The Autumn Budget 2023 – National Insurance cuts and further growth to the national living wage.

On Wednesday November 22 Jeremy Hunt presented the Autumn budget. He set out his priorities as to avoid major spending, but to cut taxes and ‘reward hard work’ with numerous changes to business tax and allowances.

Mr Hunt announced that the UK economy is set to grow by 0.6% in the current year, according to forecasts from the Office for Budget Responsibility. It then expects the economy to grow by 0.7% next year. GDP is forecast to rise by 1.4% in 2025, 1.9% in 2026 and 2.0% in 2027.

Below, we explore the announcements from the Budget that will affect small businesses.

Inflation expected to fall

Inflation is expected to fall to 2.8% by the end of 2024 according to the spending watchdog, down from 11.1% last year when Hunt and Rishi Sunak took office.

National living wage up by more than £1 an hour

The national living wage will increase from April to £11.44, and will be extended to 21-year-olds.

Benefits will be increased by 6.7%, although there will be tougher requirements for unemployed people to look for work. The state pension will be increased by 8.5%.

Cuts to National Insurance

“High taxes discourage work”, said Mr Hunt, and that the combination of national insurance plus income tax means people pay a 32% marginal tax rate.

The main rate for employee national insurance will be cut from 12% to 10%, potentially benefiting 27 million people to the tune of c.£450 a year on average earnings.

This change will be brought in from 6 January 2024.

Class 2 National Insurance abolished

Class 2 national insurance, which is paid by the self-employed, will be stopped. This will save almost two million individuals £192 per year.

The self-employed also pay class 4 national insurance at 9%, which will reduce to 8%. Taken together, these measures will save self-employed workers £350.

Small business support

Mr Hunt said that as a one-time small business owner, he wants to support this sector.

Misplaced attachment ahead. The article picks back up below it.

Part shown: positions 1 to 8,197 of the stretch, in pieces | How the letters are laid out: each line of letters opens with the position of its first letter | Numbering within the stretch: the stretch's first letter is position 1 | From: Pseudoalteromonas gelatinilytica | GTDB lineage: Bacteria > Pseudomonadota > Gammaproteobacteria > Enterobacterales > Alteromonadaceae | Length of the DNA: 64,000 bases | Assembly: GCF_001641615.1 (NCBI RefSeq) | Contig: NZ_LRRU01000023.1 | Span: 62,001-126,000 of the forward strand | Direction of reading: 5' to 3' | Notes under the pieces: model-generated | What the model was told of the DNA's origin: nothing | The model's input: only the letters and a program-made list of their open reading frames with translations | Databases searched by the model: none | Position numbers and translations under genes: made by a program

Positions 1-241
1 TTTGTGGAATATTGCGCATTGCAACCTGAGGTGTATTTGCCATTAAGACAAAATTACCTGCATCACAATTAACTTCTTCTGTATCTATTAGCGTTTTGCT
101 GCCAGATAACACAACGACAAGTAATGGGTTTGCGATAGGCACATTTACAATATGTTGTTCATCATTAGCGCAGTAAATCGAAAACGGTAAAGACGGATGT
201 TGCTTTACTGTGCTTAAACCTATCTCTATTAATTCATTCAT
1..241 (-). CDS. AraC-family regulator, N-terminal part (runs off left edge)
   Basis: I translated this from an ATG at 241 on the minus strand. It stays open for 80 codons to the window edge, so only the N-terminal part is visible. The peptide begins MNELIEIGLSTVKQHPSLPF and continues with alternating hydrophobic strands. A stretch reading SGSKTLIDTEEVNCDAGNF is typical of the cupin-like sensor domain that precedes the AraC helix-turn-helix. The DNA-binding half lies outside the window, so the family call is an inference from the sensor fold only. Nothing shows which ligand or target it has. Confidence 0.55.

Recognising that SMEs want bills paid on time, he said that firms bidding for government contracts can expect bills to be paid within 55 days at first, and then within 30 days.

The 75% business rates discount for hospitality, retail and leisure is being extended for another year, at a cost of £4.3bn.

Investment in strategic manufacturing

Hunt also announced plans to make available £4.5bn over five years to attract investment into certain manufacturing sectors. This will include money for electric cars and life sciences.

The investments are aimed at keeping the UK competitive in sectors where it leads, and drive innovation in others.

Full expensing made permanent

Hailing full expensing a success, Mr Hunt announced that it would be made permanent. Companies that invest in the UK will reduce their tax by up to 25p for every £1 spent on plants and machinery.

12 investment zones for the UK

Tax reliefs for freeports and investment zones are being extended from five years to 10 years. New investment zones will be created in the West Midlands, East Midlands and Greater Manchester. These could bring in private investment of £3bn and 65,000 jobs.

Want to explore in more detail what the latest rules will mean for you or your business? As leading small business accountants in the Lune Valley we’re happy to advise. Get in touch with us today.